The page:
Joanna announces codehash.db, a software/firmware code hash database

Joanna Rutkowska of Invisible Things Lab posted a message to the Secure Desktops list, announcing a new public hash database for software and firmware! lightly-edited announcement below, see the list archive for full announcement:

Introducing a public db for software and firmware hashes:
I’ve recently created this simple repo which is an attempt to somehow addresses a problem of software and firmware “verifiability” (the word is somehow loaded, hence in quotation marks).  I imagine that once more and more vendors, such as e.g. Tails or Subgraph, or secure messenger app devs, or various firmware projects (coreboot, Trezor, OpenWRT, etc) agreed to stick to this format, we could expect each of them to submit hashes + signatures with each new release of their software.  These hashes would then be subsequently verified and submitted by other witnesses.  Each person or organization will be free to host a repo similar to the one above, only with the “proofs” from the select witness they consider somehow trusted or meaningful.


(Now if OEMs and IBVs would only publish their golden image hashes, including after each update….)


ITL’s Stateless Laptop proposal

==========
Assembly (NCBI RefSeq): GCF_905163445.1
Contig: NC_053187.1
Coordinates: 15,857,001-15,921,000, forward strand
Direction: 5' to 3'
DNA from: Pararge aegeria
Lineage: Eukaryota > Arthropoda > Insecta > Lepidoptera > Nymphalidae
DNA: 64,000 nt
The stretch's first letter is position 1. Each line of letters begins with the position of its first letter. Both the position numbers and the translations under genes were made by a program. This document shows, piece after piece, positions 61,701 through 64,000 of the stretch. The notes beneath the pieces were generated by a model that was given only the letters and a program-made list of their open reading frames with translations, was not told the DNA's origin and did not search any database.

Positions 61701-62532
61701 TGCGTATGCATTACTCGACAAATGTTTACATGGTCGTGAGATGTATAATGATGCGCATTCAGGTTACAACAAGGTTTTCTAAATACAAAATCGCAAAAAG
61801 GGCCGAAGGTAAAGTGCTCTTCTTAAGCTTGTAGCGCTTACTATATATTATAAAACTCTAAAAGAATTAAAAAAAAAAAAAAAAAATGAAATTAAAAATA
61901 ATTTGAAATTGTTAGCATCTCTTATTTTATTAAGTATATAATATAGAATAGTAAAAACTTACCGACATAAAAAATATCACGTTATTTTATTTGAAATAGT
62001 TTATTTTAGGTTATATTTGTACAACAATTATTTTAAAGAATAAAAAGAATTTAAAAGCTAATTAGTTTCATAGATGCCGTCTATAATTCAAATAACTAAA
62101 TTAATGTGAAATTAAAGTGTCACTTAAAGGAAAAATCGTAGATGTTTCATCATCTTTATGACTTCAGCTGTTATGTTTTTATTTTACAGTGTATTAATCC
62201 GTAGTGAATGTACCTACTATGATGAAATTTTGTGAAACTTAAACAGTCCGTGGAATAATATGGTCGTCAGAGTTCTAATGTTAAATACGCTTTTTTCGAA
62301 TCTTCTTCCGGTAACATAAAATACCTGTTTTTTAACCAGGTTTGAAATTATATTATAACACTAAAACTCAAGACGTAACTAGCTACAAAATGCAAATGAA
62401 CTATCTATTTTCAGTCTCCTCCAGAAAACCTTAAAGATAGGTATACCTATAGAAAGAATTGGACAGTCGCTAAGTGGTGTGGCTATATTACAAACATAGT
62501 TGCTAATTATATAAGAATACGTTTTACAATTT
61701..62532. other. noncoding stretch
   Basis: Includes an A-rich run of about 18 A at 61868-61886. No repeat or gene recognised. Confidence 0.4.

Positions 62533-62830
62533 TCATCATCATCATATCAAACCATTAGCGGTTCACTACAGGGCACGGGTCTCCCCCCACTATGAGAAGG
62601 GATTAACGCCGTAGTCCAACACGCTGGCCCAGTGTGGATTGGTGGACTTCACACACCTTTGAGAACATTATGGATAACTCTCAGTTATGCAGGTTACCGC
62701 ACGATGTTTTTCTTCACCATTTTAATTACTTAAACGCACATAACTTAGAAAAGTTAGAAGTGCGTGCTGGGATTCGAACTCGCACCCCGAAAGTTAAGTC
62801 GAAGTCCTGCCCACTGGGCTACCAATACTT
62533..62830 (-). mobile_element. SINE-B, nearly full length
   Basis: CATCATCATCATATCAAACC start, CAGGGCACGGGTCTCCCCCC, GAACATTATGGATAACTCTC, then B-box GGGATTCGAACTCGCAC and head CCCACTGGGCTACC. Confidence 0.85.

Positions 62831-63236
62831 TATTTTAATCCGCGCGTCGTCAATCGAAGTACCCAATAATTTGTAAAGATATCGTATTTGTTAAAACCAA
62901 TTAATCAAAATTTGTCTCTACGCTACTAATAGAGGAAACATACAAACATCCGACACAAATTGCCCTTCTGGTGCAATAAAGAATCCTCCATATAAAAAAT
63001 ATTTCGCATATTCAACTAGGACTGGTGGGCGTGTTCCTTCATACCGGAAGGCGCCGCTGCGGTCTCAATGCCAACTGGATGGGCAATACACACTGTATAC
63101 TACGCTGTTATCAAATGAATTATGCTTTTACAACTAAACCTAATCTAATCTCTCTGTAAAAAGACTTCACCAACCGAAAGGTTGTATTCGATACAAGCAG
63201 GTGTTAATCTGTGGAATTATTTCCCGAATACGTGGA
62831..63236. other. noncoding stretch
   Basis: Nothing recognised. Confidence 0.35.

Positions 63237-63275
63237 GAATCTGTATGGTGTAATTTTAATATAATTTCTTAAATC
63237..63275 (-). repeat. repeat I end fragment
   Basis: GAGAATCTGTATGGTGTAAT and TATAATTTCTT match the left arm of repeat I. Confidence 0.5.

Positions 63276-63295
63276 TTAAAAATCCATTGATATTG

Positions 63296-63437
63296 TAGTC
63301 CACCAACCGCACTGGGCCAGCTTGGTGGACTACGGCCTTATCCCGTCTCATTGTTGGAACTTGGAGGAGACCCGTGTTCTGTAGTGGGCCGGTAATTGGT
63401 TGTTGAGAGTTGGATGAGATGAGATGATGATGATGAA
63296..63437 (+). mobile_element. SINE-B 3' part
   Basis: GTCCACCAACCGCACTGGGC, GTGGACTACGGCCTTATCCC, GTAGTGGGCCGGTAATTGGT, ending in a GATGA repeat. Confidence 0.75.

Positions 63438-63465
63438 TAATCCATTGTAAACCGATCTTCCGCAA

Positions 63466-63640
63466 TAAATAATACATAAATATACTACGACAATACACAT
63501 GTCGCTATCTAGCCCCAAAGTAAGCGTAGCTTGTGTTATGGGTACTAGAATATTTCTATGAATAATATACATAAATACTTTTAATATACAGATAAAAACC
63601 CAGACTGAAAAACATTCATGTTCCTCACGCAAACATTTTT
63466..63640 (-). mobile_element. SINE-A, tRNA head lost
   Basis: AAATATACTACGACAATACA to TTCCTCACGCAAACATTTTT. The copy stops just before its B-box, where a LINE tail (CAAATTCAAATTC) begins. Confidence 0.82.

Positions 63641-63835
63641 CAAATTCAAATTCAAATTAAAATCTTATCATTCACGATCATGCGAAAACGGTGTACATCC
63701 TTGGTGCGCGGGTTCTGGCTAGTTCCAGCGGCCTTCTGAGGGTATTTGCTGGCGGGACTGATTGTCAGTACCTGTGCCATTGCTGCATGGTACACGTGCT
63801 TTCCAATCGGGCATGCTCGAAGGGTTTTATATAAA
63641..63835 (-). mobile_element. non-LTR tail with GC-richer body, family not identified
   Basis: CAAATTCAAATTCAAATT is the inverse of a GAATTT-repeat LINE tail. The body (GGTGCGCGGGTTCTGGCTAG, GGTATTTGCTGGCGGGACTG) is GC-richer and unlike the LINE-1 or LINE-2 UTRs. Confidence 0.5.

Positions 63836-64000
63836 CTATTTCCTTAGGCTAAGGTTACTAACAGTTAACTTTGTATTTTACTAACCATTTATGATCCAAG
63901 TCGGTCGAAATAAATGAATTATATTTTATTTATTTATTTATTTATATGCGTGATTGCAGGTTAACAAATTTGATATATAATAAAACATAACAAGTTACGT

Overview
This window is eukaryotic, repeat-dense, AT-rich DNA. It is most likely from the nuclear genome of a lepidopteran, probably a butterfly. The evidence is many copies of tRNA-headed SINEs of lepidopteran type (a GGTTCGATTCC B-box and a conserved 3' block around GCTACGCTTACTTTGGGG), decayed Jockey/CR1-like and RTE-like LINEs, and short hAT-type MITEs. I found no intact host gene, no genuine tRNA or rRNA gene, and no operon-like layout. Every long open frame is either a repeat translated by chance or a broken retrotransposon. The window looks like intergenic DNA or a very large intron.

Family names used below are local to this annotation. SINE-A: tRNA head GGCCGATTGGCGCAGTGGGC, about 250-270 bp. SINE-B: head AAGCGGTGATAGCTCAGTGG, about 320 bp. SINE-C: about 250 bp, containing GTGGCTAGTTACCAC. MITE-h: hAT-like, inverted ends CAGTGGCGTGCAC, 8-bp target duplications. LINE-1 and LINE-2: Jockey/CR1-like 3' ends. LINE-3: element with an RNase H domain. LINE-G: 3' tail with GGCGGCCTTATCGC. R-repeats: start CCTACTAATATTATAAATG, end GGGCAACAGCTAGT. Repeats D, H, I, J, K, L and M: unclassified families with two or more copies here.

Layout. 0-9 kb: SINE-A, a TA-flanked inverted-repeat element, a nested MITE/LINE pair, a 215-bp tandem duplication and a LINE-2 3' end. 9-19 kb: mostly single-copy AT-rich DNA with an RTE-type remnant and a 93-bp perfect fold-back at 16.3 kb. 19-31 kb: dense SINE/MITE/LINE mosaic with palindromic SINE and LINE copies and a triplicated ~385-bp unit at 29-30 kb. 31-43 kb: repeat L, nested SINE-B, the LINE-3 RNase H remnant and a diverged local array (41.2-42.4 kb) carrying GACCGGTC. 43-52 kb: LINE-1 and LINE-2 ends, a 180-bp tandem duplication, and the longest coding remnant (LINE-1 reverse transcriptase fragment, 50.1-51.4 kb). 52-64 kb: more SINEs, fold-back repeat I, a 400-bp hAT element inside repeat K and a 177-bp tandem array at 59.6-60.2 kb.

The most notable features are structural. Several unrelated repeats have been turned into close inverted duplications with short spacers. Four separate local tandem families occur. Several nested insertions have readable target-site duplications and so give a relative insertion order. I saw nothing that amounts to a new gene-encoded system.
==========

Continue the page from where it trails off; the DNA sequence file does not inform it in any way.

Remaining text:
Joanna Rutkowska of Invisible Things Lab (ITL) has proposed the Stateless Laptop, and will be presenting at CCC in a few days (2015/12/27) on the topic.


I can’t begin to create a list of tags this article covers… This article is all about firmware security (and hardware security) for x86 systems, a MUST READ!!

Purism must consider this a holiday gift from ITL: the spec for their next Librem box. Looking forward to this box, built with fully Open Source Hardware designs/parts, hopefully from multiple OEMs next year! 🙂


Critical bug in Xen hypervisor

Wow, Joanna of ITL says “IMHO this is the worst bug affecting Xen, ever.”

Excerpt from Qubes Security Bulletin #22:

Critical Xen bug in PV memory virtualization code (XSA 148)

The Xen Security Team has announced a critical security bug (XSA 148) in the hypervisor code handling memory virtualization for the PV VMs [1]:

| The code to validate level 2 page table entries is bypassed when
| certain conditions are satisfied.  This means that a PV guest can
| create writeable mappings using super page mappings.
| Such writeable mappings can violate Xen intended invariants for pages
| which Xen is supposed to keep read-only.

The above is a political way of stating the bug is a very critical one. Probably the worst we have seen affecting the Xen hypervisor, ever. Sadly.

Full advisory:



New ITL research on x86 security!!

Joanna of Invisible Things Lab has a new blog post on Intel x86 security!!





And there’s a second paper in the works, as well!


QubesOS 3.0 released

Qubes released 3.0 today! Joanna Rutkowska posted a blog entry on it today. This release is dedicated to the memory of Caspar Bowden, a pioneer in privacy. Excerting Joanna’s anouncement of some of 3.0’s features: